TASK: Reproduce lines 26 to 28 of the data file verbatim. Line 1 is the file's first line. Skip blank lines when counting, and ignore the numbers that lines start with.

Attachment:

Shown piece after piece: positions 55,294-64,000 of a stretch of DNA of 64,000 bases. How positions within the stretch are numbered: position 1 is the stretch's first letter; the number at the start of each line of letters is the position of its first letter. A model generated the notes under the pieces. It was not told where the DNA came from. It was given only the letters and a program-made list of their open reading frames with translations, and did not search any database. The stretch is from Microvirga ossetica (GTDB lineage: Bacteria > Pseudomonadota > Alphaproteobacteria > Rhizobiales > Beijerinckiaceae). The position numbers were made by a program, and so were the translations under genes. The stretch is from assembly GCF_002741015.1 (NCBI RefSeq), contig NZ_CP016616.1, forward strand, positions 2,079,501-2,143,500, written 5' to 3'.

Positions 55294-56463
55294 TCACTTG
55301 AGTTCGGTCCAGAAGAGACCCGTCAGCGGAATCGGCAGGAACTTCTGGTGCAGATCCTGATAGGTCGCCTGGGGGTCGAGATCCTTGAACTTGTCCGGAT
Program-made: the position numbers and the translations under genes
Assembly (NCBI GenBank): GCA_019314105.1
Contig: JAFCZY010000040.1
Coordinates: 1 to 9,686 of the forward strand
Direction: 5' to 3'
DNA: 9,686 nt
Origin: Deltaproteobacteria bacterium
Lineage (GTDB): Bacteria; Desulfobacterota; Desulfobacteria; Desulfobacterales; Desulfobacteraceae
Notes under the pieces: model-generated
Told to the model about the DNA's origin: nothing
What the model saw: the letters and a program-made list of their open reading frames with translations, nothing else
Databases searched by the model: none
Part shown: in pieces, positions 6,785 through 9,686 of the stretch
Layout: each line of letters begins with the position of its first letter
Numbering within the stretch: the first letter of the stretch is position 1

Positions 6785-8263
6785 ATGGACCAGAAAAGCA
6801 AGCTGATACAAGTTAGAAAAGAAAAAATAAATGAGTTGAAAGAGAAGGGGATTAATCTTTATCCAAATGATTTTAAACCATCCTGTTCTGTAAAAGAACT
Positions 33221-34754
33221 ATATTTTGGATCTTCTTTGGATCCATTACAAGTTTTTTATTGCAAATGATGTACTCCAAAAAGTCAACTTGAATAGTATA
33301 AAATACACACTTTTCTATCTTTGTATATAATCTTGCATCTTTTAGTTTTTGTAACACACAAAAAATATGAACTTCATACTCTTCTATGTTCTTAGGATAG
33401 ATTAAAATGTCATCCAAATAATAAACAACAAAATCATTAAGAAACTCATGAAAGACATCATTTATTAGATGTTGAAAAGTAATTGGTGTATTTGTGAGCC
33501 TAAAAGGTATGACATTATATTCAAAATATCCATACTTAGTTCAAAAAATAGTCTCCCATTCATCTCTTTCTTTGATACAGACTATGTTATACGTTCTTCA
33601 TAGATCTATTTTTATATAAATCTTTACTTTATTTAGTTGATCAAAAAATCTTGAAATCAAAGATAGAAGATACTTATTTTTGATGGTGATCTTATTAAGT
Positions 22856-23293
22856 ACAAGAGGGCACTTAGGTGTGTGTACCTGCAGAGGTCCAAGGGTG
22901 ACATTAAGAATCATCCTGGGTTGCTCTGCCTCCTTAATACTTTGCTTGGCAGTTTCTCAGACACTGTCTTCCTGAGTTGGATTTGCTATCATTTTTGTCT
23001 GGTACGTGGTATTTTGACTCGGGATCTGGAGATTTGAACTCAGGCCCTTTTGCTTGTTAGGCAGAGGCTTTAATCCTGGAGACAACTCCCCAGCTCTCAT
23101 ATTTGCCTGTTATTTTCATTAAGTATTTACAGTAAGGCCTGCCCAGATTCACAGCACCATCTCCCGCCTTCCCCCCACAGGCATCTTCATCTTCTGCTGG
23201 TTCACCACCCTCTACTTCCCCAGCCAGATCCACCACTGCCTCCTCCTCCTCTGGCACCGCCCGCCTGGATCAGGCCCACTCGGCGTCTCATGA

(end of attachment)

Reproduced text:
33401 ATTAAAATGTCATCCAAATAATAAACAACAAAATCATTAAGAAACTCATGAAAGACATCATTTATTAGATGTTGAAAAGTAATTGGTGTATTTGTGAGCC
33501 TAAAAGGTATGACATTATATTCAAAATATCCATACTTAGTTCAAAAAATAGTCTCCCATTCATCTCTTTCTTTGATACAGACTATGTTATACGTTCTTCA
33601 TAGATCTATTTTTATATAAATCTTTACTTTATTTAGTTGATCAAAAAATCTTGAAATCAAAGATAGAAGATACTTATTTTTGATGGTGATCTTATTAAGT